seems strong. Given the origins of cattle keeping about 4000 to
3500 B.C. in northern Europe, and even earlier in the Middle East,
there probably has been enough time for modest selective pressures
to have produced observed LAC*P rates (Sahi 1994).
selective forces may also have been at work. Flatz (1987) has
suggested that calcium absorption was such a factor in northern
Europe. Lactose is known to facilitate calcium absorption in the
intestine. The cold, cloudy climate frequently discouraged skin
exposure to sunlight, thereby reducing the bodys production
of vitamin D. Relatively little dietary vitamin D was available,
and so in its absence, calcium was poorly absorbed. Northern populations
were thus vulnerable to rickets and osteomalacia. Pelvic deformities
made births more difficult. The gradual extinction of the Greenland
Viking colony is an example; skeletal evidence shows that such
bone diseases were common among this moribund population. A mutant
LAC*P allele would not only allow adults to use an excellent source
of calcium, but the lactose would also facilitate its absorption.
While not proven, this hypothesis has attracted much attention.
It would complement the theory that the pale skin of northern
Europeans is a genetic trait maximizing the utility of sunlight
in vitamin D production and, hence, calcium absorption.
other selective pressures facilitating the survival of mutant
LAC*P alleles have been postulated for the SaharaArabian
Peninsula desert region. There is a high degree of dependency
on milk among many groups of desert pastoralists, and so a positive
link between lactase persistence and milking seems very plausible.
In addition, it has been argued (Cook 1978) that the simple fact
that milk is a liquid would give adults who could consume it in
large quantities a powerful selective advantage. The theory, while
unproven, certainly seems plausible. G. C. Cooks suggestion
that lactase persistence conveyed some resistance to gastrointestinal
diseases has attracted much less support. At least for cholera,
his claim must be rejected, based on what we know of the historical
geography of the disease. Cholera seems to have been restricted
to the Indian subcontinent until very recent times.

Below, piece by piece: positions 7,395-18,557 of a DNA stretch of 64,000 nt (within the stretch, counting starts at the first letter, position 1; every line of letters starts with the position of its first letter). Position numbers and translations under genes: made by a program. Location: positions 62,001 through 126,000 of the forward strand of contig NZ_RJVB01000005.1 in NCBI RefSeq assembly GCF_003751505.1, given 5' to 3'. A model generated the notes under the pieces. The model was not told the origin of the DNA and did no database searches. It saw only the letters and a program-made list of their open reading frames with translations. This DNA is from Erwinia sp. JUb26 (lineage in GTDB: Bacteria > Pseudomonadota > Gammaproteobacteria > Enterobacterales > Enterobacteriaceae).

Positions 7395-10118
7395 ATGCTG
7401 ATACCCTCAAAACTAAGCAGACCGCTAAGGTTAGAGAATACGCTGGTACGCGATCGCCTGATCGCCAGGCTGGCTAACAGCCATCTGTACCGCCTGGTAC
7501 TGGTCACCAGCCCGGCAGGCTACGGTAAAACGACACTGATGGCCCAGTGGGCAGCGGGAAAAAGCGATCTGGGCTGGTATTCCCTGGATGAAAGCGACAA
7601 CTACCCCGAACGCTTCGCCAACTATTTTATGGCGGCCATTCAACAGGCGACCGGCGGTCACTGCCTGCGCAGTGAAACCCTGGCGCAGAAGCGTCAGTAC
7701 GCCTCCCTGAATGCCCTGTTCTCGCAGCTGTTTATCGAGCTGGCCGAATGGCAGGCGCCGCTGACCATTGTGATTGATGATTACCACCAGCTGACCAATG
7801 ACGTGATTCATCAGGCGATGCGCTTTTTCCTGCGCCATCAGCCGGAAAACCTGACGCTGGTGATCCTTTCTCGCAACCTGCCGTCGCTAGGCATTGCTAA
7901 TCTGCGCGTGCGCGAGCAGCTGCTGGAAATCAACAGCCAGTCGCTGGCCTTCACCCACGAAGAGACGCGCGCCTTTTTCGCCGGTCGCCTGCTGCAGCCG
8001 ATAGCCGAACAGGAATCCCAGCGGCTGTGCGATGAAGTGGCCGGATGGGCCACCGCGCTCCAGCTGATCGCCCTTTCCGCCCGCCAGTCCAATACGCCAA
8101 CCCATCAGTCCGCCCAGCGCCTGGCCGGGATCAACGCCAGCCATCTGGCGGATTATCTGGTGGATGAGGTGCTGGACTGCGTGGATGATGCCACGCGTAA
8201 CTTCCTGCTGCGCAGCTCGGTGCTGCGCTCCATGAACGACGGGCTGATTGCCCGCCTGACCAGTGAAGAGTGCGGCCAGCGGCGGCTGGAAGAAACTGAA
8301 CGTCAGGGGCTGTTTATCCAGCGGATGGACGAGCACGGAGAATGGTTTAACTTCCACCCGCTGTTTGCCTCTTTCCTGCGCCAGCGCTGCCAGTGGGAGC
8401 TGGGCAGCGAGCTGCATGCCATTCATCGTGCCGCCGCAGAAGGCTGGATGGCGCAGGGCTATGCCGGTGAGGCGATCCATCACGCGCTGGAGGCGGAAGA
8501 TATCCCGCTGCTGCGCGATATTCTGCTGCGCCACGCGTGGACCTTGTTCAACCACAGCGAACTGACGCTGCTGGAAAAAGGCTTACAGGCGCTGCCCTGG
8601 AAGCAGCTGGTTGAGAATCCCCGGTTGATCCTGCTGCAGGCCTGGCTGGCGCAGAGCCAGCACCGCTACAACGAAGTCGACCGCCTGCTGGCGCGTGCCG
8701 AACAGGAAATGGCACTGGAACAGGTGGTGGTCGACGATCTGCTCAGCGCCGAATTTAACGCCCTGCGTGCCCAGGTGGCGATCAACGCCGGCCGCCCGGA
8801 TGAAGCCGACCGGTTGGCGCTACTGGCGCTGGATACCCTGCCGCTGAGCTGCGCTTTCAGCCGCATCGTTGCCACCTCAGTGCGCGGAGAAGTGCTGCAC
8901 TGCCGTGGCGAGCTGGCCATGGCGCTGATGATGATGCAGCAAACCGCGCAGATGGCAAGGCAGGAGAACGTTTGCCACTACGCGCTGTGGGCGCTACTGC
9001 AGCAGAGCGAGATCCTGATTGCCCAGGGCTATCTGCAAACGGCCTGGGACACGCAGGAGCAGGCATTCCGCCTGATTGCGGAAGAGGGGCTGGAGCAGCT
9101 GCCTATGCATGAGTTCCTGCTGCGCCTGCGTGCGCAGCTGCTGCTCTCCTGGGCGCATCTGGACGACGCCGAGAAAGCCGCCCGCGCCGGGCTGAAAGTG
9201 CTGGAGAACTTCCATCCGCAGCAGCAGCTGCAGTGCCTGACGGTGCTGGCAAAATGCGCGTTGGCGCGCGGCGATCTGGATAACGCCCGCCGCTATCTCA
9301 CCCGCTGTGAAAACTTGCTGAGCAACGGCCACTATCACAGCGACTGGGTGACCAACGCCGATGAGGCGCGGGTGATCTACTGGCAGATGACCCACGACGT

it seems most likely that the European and Arabia-Sahara centers
of LAC*P prevalence, and the Uganda-Rwanda center (if it in fact
exists), arose independently. Population movement and gene flow
can be very extensive and, no doubt, have played a substantial
role around the centers. Despite the efforts of some authors to
find a common origin in the ancient Middle East, it is simpler
to suggest independent origins than to postulate gene flow from
the Middle East to Scandinavia and to the interior of East Africa.
The problem might be resolved in the future if gene sequencing
could show that the LAC*P alleles in Sweden and Saudi Arabia are,
in fact, the same or are distinct forms of the gene with a similar
malabsorption is the normal condition of most adults. Many suffer
the clinical symptoms of lactose intolerance if they consume milk,
especially in large amounts. In two, or possibly three, places,
genetic mutations have arisen that allow adults to gain the nutritional
and culinary benefits of milk and many other dairy products. This
ability has evolved along with cultural developments with profound
implications for livelihood, including, in the northern European
case, the development of mixed farming. East Asian, African, Oceanic,
and Amerindian peoples, of course, thrived without this genetic
trait and its cultural consequences. Their infants and young children
enjoyed the nutritional advantages of milk; adults ate other things,
including fermented milk products. Milk can be consumed by most
lactose-intolerant older children in moderate amounts, and so
milk can be a valuable nutrient for the undernourished or famine
stricken. Modern commercial lactase products allow most lactose-intolerant
adults to consume dairy products; thus, pizza and ice cream need
not be forbidden foods.
the LAC*P and LAC*R genes are interesting far beyond their biomedical
significance. Along with linguistics, archaeology, and physical
anthropology, further research on lactase genes and other genetic
markers will provide clues to the prehistory of peoples, their
migrations and interminglings, and the origins and development
of major language families.